Over the weekend I jumped in the car and headed for the cabin in Pagosa. I didn’t know what the plan would be given the forecast. Didn’t care. Worst case scenario I’d sit in a hammock all weekend, beer in hand, and catch a few sunsets. If I’m being totally honest, I really just wanted to test the new hammock. 🙂
Pagosa Peak had taunted me for all of 2015. I googled it a few times, but info was limited. Coming from Denver I had a hard time just figuring out the forest roads. Not to mention I wanted to hit it in winter and didn’t know whether or not that was even logistically possible. What could one see from up there I wondered?
Peak: Pagosa Peak (12,640′) Where: Weminuche Wilderness Participants: solo
August 7, 2016 – “Standard” route via the 2WD summer “trailhead” (8,700′): 11.5 miles, 4,000′ gain. (FYI – From the 4WD trailhead (10,170′): 3.5 miles, 2,500′ gain)
February 28, 2016 – From the winter road closure (8,200′), then standard route: 16.5 miles, 4,500′ gain.
05-06-16 – Jacque Peak
05-17-16 – Longs Peak – Keplinger’s Couloir
06-01-16 – Otis Peak
06-08-16 – South Boulder Peak, Bear Peak, Green Mountain
06-19-16 – Savage Peak – Savage Couloir
06-29-16 – Music Mountain
07-13-16 – Extra Credit – Mount Orton
Participants: Mat Ballay, Dillon Sarnelli
For most of the civilized world this year began on January 1 when the clock struck midnight. For the few and not so proud who call ourselves accountants, it kicked off on April 15th at closing time. I had a lot of catching up to do, so when the mountains called, I went. And when your go to climbing buddy has a few months to spare before moving and starting a new teaching job, well things set up very very nicely. Pardon the summary, but Mat and I went on such a tear since Kelso that I really didn’t get much time to sit and document any of it. I’ll keep this one to highlights, pictures, and a good sense of humor.
Peaks: Jupiter Mountain (13,830′), Windom Peak (14,082′), Sunlight Peak (14,059′), Mount Eolus (14,083′), North Eolus (14,039′) Dates: July 2-3 2016 Trailhead: Purgatory Flats (8,740′) Distance: ~ 40 miles Elevation Gain: ~ 11,000′ Time: 36 hours Group: Andrea Sansone, Andrew Hamilton, Charlie Nuttelman, Danielle Joy, Elizabeth Stevens, Dillon Sarnelli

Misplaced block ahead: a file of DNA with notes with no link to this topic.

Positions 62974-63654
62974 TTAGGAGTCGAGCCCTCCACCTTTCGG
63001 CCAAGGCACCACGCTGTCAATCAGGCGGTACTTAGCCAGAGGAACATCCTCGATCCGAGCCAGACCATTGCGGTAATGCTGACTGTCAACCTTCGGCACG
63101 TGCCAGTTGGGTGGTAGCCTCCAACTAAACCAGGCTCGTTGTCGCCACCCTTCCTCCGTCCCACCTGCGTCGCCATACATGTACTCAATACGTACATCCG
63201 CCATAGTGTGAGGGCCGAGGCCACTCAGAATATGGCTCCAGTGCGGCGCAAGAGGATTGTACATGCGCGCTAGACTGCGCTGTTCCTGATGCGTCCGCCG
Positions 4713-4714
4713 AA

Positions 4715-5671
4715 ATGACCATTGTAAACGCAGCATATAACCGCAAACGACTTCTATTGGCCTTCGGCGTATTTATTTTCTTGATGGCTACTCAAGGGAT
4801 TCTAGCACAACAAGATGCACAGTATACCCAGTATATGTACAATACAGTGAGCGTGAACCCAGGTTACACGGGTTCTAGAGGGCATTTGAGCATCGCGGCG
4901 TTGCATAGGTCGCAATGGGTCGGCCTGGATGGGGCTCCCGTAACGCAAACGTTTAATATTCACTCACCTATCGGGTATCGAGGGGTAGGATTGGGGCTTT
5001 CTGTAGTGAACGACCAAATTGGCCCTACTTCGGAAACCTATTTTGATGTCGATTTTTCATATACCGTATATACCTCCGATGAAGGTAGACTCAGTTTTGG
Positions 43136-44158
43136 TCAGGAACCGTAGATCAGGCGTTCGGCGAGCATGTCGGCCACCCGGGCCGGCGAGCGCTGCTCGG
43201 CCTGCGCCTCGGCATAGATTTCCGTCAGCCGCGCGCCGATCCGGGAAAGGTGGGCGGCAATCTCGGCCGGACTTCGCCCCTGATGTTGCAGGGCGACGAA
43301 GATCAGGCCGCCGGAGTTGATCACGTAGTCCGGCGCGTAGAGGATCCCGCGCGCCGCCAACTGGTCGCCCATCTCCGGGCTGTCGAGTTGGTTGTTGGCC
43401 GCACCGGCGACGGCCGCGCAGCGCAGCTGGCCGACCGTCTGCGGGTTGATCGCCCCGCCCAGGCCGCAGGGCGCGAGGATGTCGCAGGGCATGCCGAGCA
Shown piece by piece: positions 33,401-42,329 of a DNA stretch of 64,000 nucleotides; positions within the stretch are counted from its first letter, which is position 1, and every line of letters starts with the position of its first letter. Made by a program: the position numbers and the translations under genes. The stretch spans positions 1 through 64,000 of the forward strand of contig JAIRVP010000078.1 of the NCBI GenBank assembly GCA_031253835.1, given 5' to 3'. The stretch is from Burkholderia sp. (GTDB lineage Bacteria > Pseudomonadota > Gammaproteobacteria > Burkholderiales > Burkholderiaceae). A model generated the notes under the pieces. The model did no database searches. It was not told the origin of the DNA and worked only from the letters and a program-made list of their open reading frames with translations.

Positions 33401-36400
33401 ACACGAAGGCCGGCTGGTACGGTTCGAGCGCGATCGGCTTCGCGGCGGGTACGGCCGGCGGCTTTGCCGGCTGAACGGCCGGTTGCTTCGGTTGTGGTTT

My first trip into Chicago Basin was in the summer of 2013. Back then the objective was simple. Check off Colorado’s 4 most remote 14ers and make it safely back to the train in one piece. By all accounts the weekend was a success, but one thing was certain. I’d be back in the Wemi sooner than later. Over the years that followed I’ve made good on that promise, with each trip a constant reminder that the Weminuche, the granddaddy of all Colorado’s wildernesses, is hands down in a class all by itself.
Recently I had the privilege of sitting next to Elizabeth Stevens and Ryan Kushner at dinner during our annual reunion with the Jansen family. At the time Elizabeth mentioned she had 15 or so 14ers remaining and could use some partners as Ryan would be off in Pakistan for 2 months climbing something I can’t even try to pronounce. 🙂 Not being one to ever really turn down a Wemi trip, I gladly accepted the invitation.
Normally I try to stick to 2 criteria when writing a trip report: 1) Write about a peak that isn’t well traveled, and 2) if possible, try to keep it timely. Well, I guess I’m throwing protocol out the window on this one. 🙂
That said, if you’re still here, thanks for reading and at the very least you’ll like the pictures!
Mat and I scrambled up Kelso Ridge on Torreys at the end of April as a snow climb. It was a great day out in the hills on a new route for both of us and the first of 5 or so mountain outings we’d do this spring.
I’ll preface this TR by saying that as an accountant, tax season gave me a good ass kicking this year. I had a few more outings this winter than the norm, but in all reality, my last big day out was in January on KC with Natalie. I wouldn’t call Kelso Ridge a big day, but it sure was a fun day, an excellent mountain therapy session with a great partner, and an outing that helped me quickly remember why we do what we do out here.